As we start filling in the descriptions and writing for the Witcher RPG, I thought it would be good to do an update on the feel of the Witcher RPG. After all, no one who’s read the books or played the games can call Witcher “Standard Fantasy”.
Besides the dark fantasy elements of the Witcher, one of the most important parts of the setting is it’s anachronistic touches. In the original set of stories Geralt is effectively a detective who happens to kill monsters as well. He solves mysteries, hunts down clues and does a fair bit of negotiating, only really drawing his blade when absolutely necessary. The games, especially Witcher 3, get this feeling across excellently. You just know that Geralt has his own internal narrator and it doesn’t take much to imagine Geralt as a gritty film noir hero. Aside from Geralt we see mages who are effectively mad scientists, locking themselves away in towers and experimenting day and night on morally dubious experiments for the furthering of science. We see cross dressing boutique owners and collectable card games, on par with Magic the Gathering, sweeping the nation. But still the Witcher is heavily rooted in fantasy.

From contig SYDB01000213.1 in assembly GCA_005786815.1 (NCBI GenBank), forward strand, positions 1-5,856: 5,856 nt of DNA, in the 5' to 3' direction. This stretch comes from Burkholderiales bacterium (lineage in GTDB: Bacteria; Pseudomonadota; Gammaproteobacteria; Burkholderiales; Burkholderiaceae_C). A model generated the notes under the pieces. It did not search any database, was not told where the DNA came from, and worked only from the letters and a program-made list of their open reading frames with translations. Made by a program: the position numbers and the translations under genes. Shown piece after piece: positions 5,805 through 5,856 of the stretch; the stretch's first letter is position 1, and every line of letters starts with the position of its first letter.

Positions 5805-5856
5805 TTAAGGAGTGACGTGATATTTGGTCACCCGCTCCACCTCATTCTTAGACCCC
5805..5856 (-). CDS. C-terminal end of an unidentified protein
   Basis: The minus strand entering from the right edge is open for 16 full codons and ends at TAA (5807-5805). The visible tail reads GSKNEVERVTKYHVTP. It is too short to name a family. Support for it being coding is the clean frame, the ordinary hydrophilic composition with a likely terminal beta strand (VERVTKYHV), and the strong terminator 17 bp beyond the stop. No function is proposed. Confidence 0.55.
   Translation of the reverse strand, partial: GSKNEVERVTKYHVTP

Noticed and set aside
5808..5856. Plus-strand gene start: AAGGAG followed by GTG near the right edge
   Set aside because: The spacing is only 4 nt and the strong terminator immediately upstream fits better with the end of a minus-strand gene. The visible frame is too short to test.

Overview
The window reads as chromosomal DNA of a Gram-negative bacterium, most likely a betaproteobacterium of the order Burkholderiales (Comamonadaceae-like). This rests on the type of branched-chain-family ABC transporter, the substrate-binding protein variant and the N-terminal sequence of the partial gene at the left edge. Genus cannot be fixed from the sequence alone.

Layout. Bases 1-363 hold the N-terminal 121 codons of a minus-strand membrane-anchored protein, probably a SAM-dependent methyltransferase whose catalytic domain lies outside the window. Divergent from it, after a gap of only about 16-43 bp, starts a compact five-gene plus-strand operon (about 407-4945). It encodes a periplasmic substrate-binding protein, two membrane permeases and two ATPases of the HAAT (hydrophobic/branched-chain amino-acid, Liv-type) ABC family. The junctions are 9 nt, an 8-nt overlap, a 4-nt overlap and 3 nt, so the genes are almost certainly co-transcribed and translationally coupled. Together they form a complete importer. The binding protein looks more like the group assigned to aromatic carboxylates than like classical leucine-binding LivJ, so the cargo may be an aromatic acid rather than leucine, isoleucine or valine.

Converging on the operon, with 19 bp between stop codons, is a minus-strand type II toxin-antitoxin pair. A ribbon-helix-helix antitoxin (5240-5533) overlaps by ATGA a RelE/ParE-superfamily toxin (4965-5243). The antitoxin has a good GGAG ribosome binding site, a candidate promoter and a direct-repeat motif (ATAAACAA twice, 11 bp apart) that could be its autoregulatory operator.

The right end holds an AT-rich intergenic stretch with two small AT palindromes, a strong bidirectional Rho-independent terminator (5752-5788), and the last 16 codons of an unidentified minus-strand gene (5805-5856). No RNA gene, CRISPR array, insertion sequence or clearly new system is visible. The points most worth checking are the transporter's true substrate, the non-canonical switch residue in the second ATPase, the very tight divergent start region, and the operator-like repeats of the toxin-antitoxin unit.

No matter how dark the world may get much of it still has this fractured fairy tale style to it that lends to the atmosphere. While many classic fantasy plots still show up, many side quests and stories unfold like classical fairy tales and usually people, especially Geralt, tend to be fairly aware of this, making wry comments about princesses trapped in towers and young lads venturing off to defeat dreaded beasts. In fact the first collection of short stories reads almost like a book of fractured fairy tales with Geralt stumbling into stories very similar to Beauty and the Beast, Snow White and more.
As we sit down and write the descriptive and setting pieces for the Witcher RPG we are trying to keep these factors in mind. We want the Witcher RPG to be unique in it’s field just like the Witcher games and books are.